ABBA and Abayas

It’s been a month since I last posted a blog entry. Where has the time flown? On the same note, our 24th wedding anniversary was yesterday! How did that happen? It seems like the years go by more quickly as we get older and yet, it seems like a long time ago since I arrived at KAUST although it hasn’t been quite 6 months. Time is elastic, that’s the only explanation.

The last few weeks have been busy. We have been trying to buy a car which has necessitated a couple of trips to Jeddah. We made the mistake of trying to shop in the middle of the afternoon only to discover that all the car showrooms were closed. Buying a car is different here in KSA – no test drive for one thing. However, we have chosen a car and settled on a price. It will be good to have a car now that the weather is getting warmer and it’s less comfortable to be outside.

Recently, I was given the opportunity to speak with students at Dar El Hekma  – a highly regarded women’s college here – who are pursuing degrees in autism. They were taking a class on how autism impacts general family dynamics and I was there to share my “mom” insights. It was a wonderful experience for me – the students were bright, eager, and well prepared, and genuinely interested in learning whatever it was I had to teach. This was all the more impressive when you consider that their first language is not English.

On my return trip to KAUST from Dar El Hekma, I decided that I would take advantage of the fact that I had a car and a driver and do some shopping. I decided that I would buy another abaya since the one I have is getting a little grubby and tired, so off I went to an abaya shop, all by my myself. Not the smartest thing I have ever done. The measuring process was a bit more personal than I had bargained for and it seemed to be necessary to measure several times. I was very uncomfortable with the whole deal but while I was waiting to pay for the garment something very nice happened. A veiled lady came into the shop with her little girl. She sized up the situation in the blink of any eye, said something in a sharp tone to the abaya guy and then turned to me, and said to me, in English, that she loved my hairstyle and where had I gotten it done. Women are good to one another.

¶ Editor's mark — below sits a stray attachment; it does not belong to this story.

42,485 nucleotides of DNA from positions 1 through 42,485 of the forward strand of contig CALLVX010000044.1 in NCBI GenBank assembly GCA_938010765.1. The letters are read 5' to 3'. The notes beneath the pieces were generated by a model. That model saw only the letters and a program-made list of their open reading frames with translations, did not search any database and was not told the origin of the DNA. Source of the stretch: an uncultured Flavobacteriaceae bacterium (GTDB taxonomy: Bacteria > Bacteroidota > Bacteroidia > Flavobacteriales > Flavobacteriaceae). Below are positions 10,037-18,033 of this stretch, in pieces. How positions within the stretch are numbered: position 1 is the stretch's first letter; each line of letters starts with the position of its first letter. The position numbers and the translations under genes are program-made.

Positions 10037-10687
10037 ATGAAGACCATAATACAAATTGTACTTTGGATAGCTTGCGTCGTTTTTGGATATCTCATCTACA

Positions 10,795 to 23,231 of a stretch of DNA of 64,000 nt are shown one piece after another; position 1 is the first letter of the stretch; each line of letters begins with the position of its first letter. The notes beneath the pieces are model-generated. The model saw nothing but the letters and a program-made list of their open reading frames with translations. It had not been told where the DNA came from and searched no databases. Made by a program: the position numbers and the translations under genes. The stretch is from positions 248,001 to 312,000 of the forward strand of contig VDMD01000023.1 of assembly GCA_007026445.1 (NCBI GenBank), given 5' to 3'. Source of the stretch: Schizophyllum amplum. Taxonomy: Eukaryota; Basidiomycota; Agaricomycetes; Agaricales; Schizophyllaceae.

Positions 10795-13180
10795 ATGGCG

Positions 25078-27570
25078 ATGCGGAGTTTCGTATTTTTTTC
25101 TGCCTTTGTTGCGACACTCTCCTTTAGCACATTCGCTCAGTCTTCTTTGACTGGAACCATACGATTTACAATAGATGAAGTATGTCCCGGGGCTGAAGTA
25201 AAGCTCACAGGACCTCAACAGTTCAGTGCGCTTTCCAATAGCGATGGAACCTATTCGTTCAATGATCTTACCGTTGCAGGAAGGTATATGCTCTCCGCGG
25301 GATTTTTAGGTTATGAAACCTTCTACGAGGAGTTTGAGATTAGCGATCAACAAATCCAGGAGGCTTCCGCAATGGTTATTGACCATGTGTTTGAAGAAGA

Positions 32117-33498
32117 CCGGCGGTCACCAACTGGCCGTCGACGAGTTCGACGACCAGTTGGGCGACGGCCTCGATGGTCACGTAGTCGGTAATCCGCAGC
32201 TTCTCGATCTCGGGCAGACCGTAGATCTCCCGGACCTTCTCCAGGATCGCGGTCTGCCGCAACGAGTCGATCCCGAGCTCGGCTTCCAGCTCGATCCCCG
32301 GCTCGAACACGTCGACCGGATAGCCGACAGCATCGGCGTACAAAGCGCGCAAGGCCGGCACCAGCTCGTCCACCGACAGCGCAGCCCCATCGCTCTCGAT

The KAUST ladies are also trying to be supportive of one another, and to contribute to building a friendly and integrated community. We had our second ‘ladies only’ dance party – this one had an ABBA theme. Most of the ladies there were young enough to have first encountered ABBA through the Mama Mia ABBA revival. For me, it was a walk down memory lane. I knew all of the words to some of the songs and at least some of the words to all of the songs. I had flashbacks of my father dancing round the kitchen, waving a tea towel and singing “you are older now Fernando, for many years I haven’t seen a rifle in your hand.” It really wasn’t cool to like ABBA when I was a teenager – and if you were sort of geeky and nerdy, you desperately wanted to be cool, (although secretly I wanted to be Agnetha, ‘the blonde one’), – but memories of all that cool, head banging rock have been wiped away while ABBA – sweet to the point of being saccharine, but with great dance rhythms – remains burned into my brain.

Our community here continues to grow and improve. Our beach is open every day now and the yacht club and marina are supposed to open in a few weeks. Already, one can walk in front of the yacht club and admire the view over the harbor and the large art pieces that have been erected there. It’s really quite spectacular. Life at KAUST continues to be good.

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